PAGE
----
It has been quite a spring semester. I’d like to thank all of our faculty and GTAs for their excellent efforts at moving our courses online! This has been a Herculean effort, and I’m sure that our students appreciate all you have done for them. In the midst of all of the bad news we hear about COVID-19 and the ongoing challenges that come with social distancing, I thought I would update you on a couple of recent items of good news.
First, join me in congratulating Roshani Silwal. After completing her post-doc at Triumf in Canada, she will be moving back closer to Clemson to start a tenure-track position at Appalachian State. She will continue to collaborate with her advisor at Clemson, Prof. Takacs, and mentor her own group of aspiring young physicists.
Speaking of Dr. Takacs’s group, they have been extremely active lately – publishing six papers in the last few months! One of these was published in Phys Rev A and recognized by Kaleidoscope. This paper characterizes the x-ray spectra of highly charged tungsten – an important tool for studying plasmas in fusion reactors.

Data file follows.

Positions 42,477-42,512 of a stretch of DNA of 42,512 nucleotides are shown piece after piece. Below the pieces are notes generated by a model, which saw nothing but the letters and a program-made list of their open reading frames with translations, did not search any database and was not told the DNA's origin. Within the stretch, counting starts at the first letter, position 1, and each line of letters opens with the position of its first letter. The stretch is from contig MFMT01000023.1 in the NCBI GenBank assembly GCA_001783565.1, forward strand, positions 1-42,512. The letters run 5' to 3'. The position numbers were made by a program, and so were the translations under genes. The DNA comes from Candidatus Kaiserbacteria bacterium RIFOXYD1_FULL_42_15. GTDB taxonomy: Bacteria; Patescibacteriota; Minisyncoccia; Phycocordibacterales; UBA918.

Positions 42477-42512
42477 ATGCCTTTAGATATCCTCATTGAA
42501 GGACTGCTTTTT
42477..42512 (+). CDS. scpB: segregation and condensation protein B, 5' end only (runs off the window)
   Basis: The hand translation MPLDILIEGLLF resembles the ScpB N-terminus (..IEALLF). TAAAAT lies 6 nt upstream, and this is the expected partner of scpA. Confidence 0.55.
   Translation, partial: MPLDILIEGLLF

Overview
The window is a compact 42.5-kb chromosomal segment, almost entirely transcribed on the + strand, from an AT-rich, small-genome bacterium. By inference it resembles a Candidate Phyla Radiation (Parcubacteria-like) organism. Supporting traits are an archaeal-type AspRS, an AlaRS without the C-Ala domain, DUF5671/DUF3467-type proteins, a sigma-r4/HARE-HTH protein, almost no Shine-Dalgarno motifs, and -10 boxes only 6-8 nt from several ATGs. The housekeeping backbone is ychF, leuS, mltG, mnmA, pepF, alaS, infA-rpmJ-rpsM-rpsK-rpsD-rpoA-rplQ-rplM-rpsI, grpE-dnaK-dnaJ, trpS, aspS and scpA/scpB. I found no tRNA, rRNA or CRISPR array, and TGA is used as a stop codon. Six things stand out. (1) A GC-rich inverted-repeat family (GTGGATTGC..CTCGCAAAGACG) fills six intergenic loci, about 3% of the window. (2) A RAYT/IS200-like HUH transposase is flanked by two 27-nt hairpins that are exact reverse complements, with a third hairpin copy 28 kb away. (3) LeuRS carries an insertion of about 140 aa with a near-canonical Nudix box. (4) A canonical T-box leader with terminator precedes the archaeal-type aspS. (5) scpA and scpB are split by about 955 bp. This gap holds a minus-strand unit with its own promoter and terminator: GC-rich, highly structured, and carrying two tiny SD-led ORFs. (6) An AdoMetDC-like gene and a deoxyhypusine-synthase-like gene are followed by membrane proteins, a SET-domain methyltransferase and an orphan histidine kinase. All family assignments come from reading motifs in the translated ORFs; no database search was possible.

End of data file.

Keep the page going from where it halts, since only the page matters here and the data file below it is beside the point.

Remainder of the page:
The high energy astrophysicists at Clemson have been busy as well. A paper led by a Clemson postdoc, Dr. Paliya and including Profs. Ajello and Hartmann. In this paper, they provide the first unambiguous evidence of merging galaxies resulting in AGN accretion and the launching of a relativistic jet. This paper was featured in the AASNova and an image from this paper was chosen as the NASA picture of the week.
One of our newest postdocs, Nuria Torres-Alba, just published a fascinating News and Views article for Nature Astronomy. This article explores the effect of stars on the declaration of relativistic AGN jets.
In addition to this exciting scholarship, our students and faculty continued to be recognized for their excellent work. Dr. Sanabria was selected as a CUSHR fellow. Fanchen Meng was recognized as an Outstanding Graduate Student in Discovery. Hugh Bates was recognized as a Outstanding Graduate Student in Learning. Lea Marcotulli was recognized as an Outstanding Graduate Student in Engagement. Paul “Marston” Copeland was recognized as a Goldwater Fellow.
Finally, join me in welcoming our most recent members of the faculty. Yao Wang and Kasra Sardashti. Dr. Wang is a theorist who is primarily interested in the study of quantum many-body problems. Dr. Sardashti is an experimentalist primarily interested in hybrid superconducting-semiconducting materials as they apply to quantum computing.
These are just a few of the exciting developments that have occurred in our department since we moved all of our classes online and limited access to campus to essential operations. I hope to have much more to report about our graduates as we near the end of the semester.